Post User Polls

'Naughty' Apple apps: Should they be available for download?

Apple purged several sexually explicit applications from iTunes this week. Parents had complained that children were getting hold of apps such as Naughty Trivia and Sexy Scratch Off in the freewheeling online marketplace.

But the company's attempt at self-policing highlighted a debate raging in government about who should enforce such standards on the Internet. Read the full article.

By Jodi Westrick  |  February 24, 2010; 8:45 AM ET  | Category:  National Save & Share:  Send E-mail   Facebook   Twitter   Digg   Yahoo Buzz   Del.icio.us   StumbleUpon   Technorati  
Previous: Should Roberto Clemente school officials apologize? | Next: Should students be required to recite the
Pledge of Allegiance?

Comments

Please email us to report offensive comments.



Although I am a strong proponent of freedom of speech, I hesitated to select "Yes" because my real answer is "yes - but with a tool that will also allow individuals to protect themselves from material they deem offensive and for parents to protect their children from apps that don't meet their personal standards."

Posted by: kbockl | February 24, 2010 1:27 PM

The better question is "should Apple decide what products it wants to offer on its store?" Answer: Yes. Any merchant can and should decide what products to offer. Apple is wise to establish a 'character' for its store and if an app doesn't fit, it doesn't have a place in the store.

Posted by: gjhinnova | February 24, 2010 1:38 PM

This is a tricky issue, because we are basiclly locked into a 2 year commitment with AT&T when we get the Iphone, though the Iphone is OUR Property. We should have the right to put whatever we wish on it and have a choice. If apple does not wish to sell those apps, fine, but let other companies be able to sell it to us. I am paying a monthly fee to use the service and the use of available Apps is party of that.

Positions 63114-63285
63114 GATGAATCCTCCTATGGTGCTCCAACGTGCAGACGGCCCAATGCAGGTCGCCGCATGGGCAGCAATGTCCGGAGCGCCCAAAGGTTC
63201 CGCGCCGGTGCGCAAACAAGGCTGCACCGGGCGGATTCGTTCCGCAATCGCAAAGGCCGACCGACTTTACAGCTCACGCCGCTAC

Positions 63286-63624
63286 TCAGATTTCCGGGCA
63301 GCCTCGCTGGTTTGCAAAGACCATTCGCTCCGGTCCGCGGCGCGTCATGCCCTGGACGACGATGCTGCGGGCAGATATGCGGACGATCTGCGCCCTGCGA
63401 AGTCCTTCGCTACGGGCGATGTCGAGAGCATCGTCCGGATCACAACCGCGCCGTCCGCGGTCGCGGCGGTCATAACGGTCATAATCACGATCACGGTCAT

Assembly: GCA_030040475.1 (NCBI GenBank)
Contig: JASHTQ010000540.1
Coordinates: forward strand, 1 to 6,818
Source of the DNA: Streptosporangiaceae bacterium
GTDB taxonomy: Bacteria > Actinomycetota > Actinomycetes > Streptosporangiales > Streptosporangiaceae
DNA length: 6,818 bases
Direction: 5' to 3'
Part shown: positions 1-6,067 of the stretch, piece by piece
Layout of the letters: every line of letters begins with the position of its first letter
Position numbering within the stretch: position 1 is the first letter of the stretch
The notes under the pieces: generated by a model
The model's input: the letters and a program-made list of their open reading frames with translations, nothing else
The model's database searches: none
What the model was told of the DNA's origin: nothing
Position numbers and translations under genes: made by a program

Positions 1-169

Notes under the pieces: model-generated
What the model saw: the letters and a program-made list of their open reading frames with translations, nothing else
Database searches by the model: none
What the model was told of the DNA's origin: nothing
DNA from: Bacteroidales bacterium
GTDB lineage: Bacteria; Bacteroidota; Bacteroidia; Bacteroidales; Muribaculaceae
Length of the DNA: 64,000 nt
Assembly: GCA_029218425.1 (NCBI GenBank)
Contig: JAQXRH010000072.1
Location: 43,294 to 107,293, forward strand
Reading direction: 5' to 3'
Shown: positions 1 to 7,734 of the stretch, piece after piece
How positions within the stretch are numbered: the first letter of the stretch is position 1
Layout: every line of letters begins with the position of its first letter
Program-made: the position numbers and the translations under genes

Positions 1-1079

Its a very basic Free Speech right. If a parent wishes to police their children, then they have to do it the same way they do with TV and Music. But not by making a choice that denies everyone else the right to enjoy it, even if they don't approve themselves. This is like a Vegetarian trying to enforce the ban of meat just because that person think that "product" is disgusting. Parents should grow up and realize that their kids will learn about this stuff regardless and if they really wish to be a good parent they should talk to their kids about it instead of trying to blind them of it. Most parents are too ignorant to raise their kids correctly anyways and would rather smother them then take the time to talk to them.

Posted by: remission1 | February 24, 2010 2:50 PM

I am a firm believe in the individual or entity being allowed to provide the subject matter. It is incumbent upon the viewer or user to determine if the subject item is of relevance to the receiver. That's why people have eyes, a brain and even hands and fingers to switch away from the 'offending to them' subject matter. I don't need anyone determining what I should be able to read, see, or hear.

Posted by: maldelus | February 24, 2010 2:50 PM

Read your EULA. You don't own your iPhone. Apple owns it, they are allowing you the pleasure of using it. And they are within their rights under the license agreement to control whatever software is loaded onto their devices. Is it right? Absolutely not. Is it legal? Absolutely. Is it smart? Their sales of the device seem to say yes.

Posted by: verbal990 | February 24, 2010 9:01 PM

The comments to this entry are closed.

 
RSS Feed
Subscribe to The Post

© 2011 The Washington Post Company